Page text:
New Delhi: Attempts are reported to have been made to file cases against a few nuns for attempted religious conversion. The nuns were subjected to attacks by Sangh Parivar workers in UP. The police and Bajrang volunteers involved in the incident have been said to make an attempt to book them under the religious conversion prevention law enacted by the Yogi Adityanath government in UP.
The four nuns from the Delhi province of the Sacred Heart congregation were attacked during their train journey from Nizamuddin station in Delhi to Rourkela in Odisha. The incident happened when the train reached Jhansi station at about 6.30 pm.
The Syro-Malabar Church of Kerala condemned the move to frame the nuns in fake charges. The church said that there was clear planning behind this and the violent incidents involving communal extremists, endangering the life and right to travel of nuns, who are engaged in selfless service in north Indian states, has to be addressed seriously.
The Kerala Catholic Bishops' Council (KCBC) remarked that the incident challenged the civic rights of citizens and demanded that the National Human Rights Commission and Women's Commission should urgently intervene in the matter.
It was on the 19th of this month that four nuns, including one from Kerala, were followed by Bajrang Dal men on board and attacked. The nuns were forced to change their clothes to avoid the habit and headgear they wear. The Bajrang Dal workers, who were returning from a pilgrimage, were deliberately making a ruckus with them. They alleged that the two postulants among them were being taken for religious conversion. The Bajrang Dal men refused to take at face value their affirmation that they were both Christians by birth.
One of the four nuns, Usha Maria told 'Madhyamam' that the Bajrang Dal volunteers, who had boarded the same train as theirs at Nizamuddin, were seen coming towards them. Two young nuns were accompanying the two other 19-year old postulants hailing from Odisha to their native place. Two of them were wearing normal clothes and the other two the church attire. During their journey in a Third A/c coach, when the train was approaching Jhansi, the Bajrang Dal workers started creating an issue under no provocation.
They created a furore alleging that two women were being taken for conversion. When they repeated the allegation to create an issue, one of the nuns called the provincial house in Delhi and apprised them of the situation and the latter became anxious especially with the noise heard over the phone. But that also triggered the Banrajg Dal men intensifying their attempt to provoke, and they started questioning the Christian faith and shouting slogans of Jai Shriram, and Jai Hanuman. They were heard repeatedly asserting to the postulants that they were not Christians and were being led for conversions.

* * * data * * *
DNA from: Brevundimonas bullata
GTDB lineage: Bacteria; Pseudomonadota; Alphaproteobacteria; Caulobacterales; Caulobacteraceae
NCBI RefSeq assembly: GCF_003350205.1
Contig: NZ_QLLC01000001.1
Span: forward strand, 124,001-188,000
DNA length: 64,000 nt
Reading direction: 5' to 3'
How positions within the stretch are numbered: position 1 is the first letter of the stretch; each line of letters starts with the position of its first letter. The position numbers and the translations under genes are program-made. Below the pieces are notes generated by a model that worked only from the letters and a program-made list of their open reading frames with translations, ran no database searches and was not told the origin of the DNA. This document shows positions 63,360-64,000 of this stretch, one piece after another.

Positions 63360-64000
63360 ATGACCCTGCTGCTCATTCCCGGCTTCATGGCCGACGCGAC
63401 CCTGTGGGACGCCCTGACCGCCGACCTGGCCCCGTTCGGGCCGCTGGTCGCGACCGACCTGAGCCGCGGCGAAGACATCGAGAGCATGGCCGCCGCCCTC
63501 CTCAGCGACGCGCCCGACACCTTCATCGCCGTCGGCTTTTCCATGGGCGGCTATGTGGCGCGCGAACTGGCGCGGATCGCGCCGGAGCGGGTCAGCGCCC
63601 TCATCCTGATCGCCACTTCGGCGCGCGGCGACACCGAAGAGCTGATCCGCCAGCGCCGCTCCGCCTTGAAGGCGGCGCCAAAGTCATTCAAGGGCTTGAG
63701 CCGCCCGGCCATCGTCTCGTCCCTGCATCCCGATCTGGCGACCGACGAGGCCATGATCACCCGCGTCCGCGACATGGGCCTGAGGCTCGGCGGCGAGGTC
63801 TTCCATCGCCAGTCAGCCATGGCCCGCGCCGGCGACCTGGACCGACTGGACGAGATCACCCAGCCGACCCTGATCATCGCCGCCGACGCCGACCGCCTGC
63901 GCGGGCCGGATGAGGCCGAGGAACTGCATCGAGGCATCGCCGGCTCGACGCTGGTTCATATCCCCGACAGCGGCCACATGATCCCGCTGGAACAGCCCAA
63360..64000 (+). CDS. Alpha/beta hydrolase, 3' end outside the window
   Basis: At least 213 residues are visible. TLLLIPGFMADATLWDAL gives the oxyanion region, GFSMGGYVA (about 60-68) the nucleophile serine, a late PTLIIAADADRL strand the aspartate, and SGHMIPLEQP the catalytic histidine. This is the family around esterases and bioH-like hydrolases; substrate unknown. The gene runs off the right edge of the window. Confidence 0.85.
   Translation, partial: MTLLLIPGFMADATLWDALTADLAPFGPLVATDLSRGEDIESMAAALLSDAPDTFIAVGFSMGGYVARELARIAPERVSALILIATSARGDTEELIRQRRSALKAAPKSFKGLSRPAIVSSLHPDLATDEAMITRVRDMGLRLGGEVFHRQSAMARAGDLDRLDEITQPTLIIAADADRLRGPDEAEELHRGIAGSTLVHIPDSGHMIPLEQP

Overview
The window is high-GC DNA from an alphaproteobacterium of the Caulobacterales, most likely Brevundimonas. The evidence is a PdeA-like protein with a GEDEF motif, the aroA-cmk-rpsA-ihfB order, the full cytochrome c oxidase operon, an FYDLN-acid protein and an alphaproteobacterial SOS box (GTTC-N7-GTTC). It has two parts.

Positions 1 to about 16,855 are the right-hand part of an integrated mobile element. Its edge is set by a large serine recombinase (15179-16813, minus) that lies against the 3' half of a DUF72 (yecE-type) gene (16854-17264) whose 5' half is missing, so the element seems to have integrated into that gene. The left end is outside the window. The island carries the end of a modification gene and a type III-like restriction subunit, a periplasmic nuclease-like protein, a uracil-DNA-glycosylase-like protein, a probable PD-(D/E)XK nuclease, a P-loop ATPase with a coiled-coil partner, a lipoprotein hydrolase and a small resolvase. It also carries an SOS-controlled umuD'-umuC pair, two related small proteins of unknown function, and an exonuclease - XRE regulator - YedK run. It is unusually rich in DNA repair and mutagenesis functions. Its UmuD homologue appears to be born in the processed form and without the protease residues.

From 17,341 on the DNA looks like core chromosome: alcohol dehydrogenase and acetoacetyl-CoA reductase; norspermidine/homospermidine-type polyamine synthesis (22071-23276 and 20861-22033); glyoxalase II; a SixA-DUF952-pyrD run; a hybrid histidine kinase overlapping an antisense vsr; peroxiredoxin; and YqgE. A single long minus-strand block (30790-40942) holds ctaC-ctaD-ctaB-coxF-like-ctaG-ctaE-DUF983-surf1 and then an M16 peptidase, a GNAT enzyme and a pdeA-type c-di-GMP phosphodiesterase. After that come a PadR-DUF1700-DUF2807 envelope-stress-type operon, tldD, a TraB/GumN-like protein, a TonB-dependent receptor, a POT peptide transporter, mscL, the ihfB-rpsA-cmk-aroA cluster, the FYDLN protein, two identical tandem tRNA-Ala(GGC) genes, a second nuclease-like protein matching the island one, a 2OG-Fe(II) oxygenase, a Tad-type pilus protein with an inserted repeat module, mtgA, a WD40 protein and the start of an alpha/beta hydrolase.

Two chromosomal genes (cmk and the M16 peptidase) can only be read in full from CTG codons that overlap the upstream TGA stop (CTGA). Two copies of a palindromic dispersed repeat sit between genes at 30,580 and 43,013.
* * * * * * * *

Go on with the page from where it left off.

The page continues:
When the train reached hansi station, UP police officials arrived on the scene and asked all the four to get out of the train with their luggage. By that time, about 150 Bajrang Dal were standing outside the train calling Jai Shriram. The nuns informed them that they were going on vacation and they would not get out without the escort of female police. But rejecting their suggestion, the police pulled them out of the train by force. Although they showed documents including their Aadhaar card to prove their innocence, the attackers, and the policemen who stood in their support, refused to accept it.
They were greeted by the large crowd of Bajrang Dal workers shouting Jai Shriram calls and then led amidst the din all the way from the railway station to the police station. All along, the mob were shouting extremely communal slogans. At one point, one of the nuns adamantly refused to move any further, without the escort of policewomen. Within a short time, two policewomen were summoned and the nuns were led to the police station. Although they were getting repeated phone calls from anxious callers in Delhi to know what was happening, the police and the assailants did not allow them to take calls. When it transpired that by that time the train had left Jhansi without them on board, those in Delhi got more worried.
The Bajrang Dal workers were all along engaged in high-pitched sloganeering and creating an atmosphere of fear. They dispersed only when the heavy downpour started. The nuns in Delhi then apprised top police officials in Delhi, Bishop House in Jhansi and the IG in Lucknow, via a clergyman who is also a lawyer known to them. At the instance of the IG, top police officials and priests arrived on the spot which saved the nuns from further attacks.
It was 11.30 pm by the time the nuns were released from the police station and led to the Bishop House in Jhansi. Church sources remarked that they were saved from greater hazard thanks to the timely and wise intervention by the priests in Jhansi. Or else, they would have been insulted with mob trial in police presence, framed in fake cases and put in jail. They said that it was because of the sole reason that they were Christian nuns that they were made victims of the attack. They made their onward journey to the destination in Odisha wearing normal clothes with a police escort.
Church officials say that the fact that within short notice about 150 people could be mobilised to the station clearly hints that there was a conspiracy behind their gathering at the railway station and the subsequent attack on the nuns.